This isn't just a California issue. Many threats to the privacy of the home—where our privacy rights should be strongest—were detailed in a 2009 report for the Colorado Public Utility Commission. The federal government has been promoting the smart grid as part of its economic stimulus package, and last year, EFF and other groups warned the National Institute of Standards and Technology about the privacy and security issues at stake.

For example, security researchers worry that today’s smart meters and their communications networks are vulnerable to a variety of attacks. There are also questions of reliability, as PG&E faces criticism from California customers who have seen bills skyrocket after the installation of the new "smart meters." Unsurprisingly, California legislators are questioning the rapid rollout. Texas customers are also complaining.

There are far more questions than answers when it comes to this new technology. While it's potentially beneficial, it could also usher in new intrusions into our home and private life. The states and the federal government should ensure that energy customers get the protection they deserve.

Stay tuned...

4 comments:

Media Mentions said...

Here's something else I came across today: an interesting supplement to your post I believe: http://www.pressdisplay.com/pressdisplay/showlink.aspx?bookmarkid=VO2UY9ZRU5Q7&preview=article&linkid=ec3cb69f-1c1b-44d9-b1d2-49bb42d8b1a5&pdaffid=ZVFwBG5jk4Kvl9OaBJc5%2bg%3d%3d

Sincerely,
MediaMentions

Randy Owens said...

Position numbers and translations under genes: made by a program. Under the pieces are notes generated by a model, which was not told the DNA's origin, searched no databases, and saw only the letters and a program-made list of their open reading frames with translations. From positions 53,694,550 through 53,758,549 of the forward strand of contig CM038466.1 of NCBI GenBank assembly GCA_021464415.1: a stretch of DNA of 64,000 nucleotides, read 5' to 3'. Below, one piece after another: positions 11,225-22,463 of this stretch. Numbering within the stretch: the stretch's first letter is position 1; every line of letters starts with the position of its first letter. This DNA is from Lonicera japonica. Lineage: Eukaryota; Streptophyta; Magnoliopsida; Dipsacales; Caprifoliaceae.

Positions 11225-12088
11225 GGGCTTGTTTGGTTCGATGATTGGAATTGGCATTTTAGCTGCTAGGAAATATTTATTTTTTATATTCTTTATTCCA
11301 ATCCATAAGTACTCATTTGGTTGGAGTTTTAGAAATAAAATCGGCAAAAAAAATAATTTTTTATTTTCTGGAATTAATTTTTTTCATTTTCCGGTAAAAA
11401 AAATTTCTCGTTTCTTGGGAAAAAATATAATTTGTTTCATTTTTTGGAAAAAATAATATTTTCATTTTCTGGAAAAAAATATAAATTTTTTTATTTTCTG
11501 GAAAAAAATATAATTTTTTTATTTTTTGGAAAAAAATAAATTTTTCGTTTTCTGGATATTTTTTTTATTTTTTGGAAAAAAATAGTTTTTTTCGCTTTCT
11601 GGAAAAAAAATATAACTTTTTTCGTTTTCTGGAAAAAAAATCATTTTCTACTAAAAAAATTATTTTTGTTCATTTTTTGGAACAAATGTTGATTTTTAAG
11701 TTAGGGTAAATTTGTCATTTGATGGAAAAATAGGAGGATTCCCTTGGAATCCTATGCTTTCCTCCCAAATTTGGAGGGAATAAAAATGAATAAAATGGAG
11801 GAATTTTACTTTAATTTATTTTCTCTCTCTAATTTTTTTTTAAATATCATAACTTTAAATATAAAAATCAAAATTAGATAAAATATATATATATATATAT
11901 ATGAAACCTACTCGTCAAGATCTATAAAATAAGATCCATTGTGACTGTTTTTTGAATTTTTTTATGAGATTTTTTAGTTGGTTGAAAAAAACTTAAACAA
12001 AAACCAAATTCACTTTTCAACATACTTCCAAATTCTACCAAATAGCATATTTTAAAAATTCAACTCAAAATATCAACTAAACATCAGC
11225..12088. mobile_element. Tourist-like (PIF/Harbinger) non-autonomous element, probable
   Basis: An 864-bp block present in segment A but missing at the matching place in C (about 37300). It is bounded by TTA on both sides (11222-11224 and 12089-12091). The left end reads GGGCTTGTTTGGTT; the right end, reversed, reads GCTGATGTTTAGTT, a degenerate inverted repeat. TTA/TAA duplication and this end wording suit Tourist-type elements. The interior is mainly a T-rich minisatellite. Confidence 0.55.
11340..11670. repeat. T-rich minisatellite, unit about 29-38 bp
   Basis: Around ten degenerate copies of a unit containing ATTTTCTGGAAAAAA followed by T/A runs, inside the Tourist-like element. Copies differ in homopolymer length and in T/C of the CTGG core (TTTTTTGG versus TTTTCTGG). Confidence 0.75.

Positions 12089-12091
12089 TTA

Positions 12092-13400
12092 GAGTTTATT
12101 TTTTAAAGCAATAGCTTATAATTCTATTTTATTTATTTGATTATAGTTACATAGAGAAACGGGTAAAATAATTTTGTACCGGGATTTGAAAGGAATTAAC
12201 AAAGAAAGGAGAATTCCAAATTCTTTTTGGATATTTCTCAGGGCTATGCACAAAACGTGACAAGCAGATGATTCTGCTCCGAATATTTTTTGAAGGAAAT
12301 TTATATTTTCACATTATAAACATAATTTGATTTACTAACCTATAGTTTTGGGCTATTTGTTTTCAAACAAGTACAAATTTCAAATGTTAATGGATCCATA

I continue to be amazed that there is such a 'government conspiracy' slant at work re: AMI/SmartGrid. Meanwhile, according to reports, Sprint has created a PORTAL for law enforcement to allow full access to GIS data recorded from their cell network. So which is more invasive - that someone may have a good guess that you just took a shower, or that someone can track your whereabouts down to an accuracy of 1-3 meters ANY TIME day or night assuming your cell phone is with you (and you know it is!). I'll trade my shower data any day to be able to protect my right to move freely about the country without law enforcement being able to track me in real time.

"It'll never be used" you say? Well, last year according to ARSTechnica, it was accessed 8,000,000 by various local, state, and federal agencies.

My opinion is that you are spending your time looking at the wrong privacy issues! I do enjoy your posts though.

Ola said...

Unfortunately "privacy" ceased to exist in our country with the advent of coding for all products and services. When you go to a new store and give your zip code or card, you find out that the store knows how old you are, where you live, work, your numbers and everything else. Your entire life is "coded" - your ailments, profession, education, habits, drug use, alcohol use, your medical history, genes, FICA score, SAT score, GED, CORE.
Smart meters will just be another code - everything in the service of marketing products and services. My philosophy - give them so much data that iwill confuse them. Add unknown ailments, coded behavioral traits, languages that could not be classified, drugs with invented names. Then go on the street in a large veiled hat and pretend to be stark crazy. No one will be interested and you get privacy.
Alexandra Hawiger
ahawiger@gmail.com

CFC said...

Hey Randy,

I agree with you in terms of the GPS issue and sprint. In fact, I've posted a whole lot about it, and in fact, will mention in in tomorrow's presentation.